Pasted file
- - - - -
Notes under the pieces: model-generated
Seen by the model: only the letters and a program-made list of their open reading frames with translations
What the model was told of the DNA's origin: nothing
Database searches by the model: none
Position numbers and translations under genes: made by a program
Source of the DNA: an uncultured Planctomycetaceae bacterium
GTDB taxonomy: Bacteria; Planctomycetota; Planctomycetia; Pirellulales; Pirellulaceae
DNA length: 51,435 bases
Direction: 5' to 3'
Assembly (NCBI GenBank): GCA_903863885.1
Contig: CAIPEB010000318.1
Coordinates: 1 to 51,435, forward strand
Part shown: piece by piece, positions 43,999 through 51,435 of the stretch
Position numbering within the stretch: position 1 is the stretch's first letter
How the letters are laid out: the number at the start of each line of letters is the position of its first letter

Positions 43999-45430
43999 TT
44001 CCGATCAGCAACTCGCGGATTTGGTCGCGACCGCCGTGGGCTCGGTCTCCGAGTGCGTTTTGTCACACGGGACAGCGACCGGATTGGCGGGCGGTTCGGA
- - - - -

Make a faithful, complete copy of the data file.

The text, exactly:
Notes under the pieces: model-generated
Seen by the model: only the letters and a program-made list of their open reading frames with translations
What the model was told of the DNA's origin: nothing
Database searches by the model: none
Position numbers and translations under genes: made by a program
Source of the DNA: an uncultured Planctomycetaceae bacterium
GTDB taxonomy: Bacteria; Planctomycetota; Planctomycetia; Pirellulales; Pirellulaceae
DNA length: 51,435 bases
Direction: 5' to 3'
Assembly (NCBI GenBank): GCA_903863885.1
Contig: CAIPEB010000318.1
Coordinates: 1 to 51,435, forward strand
Part shown: piece by piece, positions 43,999 through 51,435 of the stretch
Position numbering within the stretch: position 1 is the stretch's first letter
How the letters are laid out: the number at the start of each line of letters is the position of its first letter

Positions 43999-45430
43999 TT
44001 CCGATCAGCAACTCGCGGATTTGGTCGCGACCGCCGTGGGCTCGGTCTCCGAGTGCGTTTTGTCACACGGGACAGCGACCGGATTGGCGGGCGGTTCGGA